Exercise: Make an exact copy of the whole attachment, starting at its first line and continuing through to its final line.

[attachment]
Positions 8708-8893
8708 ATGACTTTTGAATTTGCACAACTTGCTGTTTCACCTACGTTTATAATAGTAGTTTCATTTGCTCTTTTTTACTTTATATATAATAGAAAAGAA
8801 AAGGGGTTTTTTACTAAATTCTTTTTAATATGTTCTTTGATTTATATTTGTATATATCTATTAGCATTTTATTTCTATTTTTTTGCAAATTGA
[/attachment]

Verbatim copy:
Positions 8708-8893
8708 ATGACTTTTGAATTTGCACAACTTGCTGTTTCACCTACGTTTATAATAGTAGTTTCATTTGCTCTTTTTTACTTTATATATAATAGAAAAGAA
8801 AAGGGGTTTTTTACTAAATTCTTTTTAATATGTTCTTTGATTTATATTTGTATATATCTATTAGCATTTTATTTCTATTTTTTTGCAAATTGA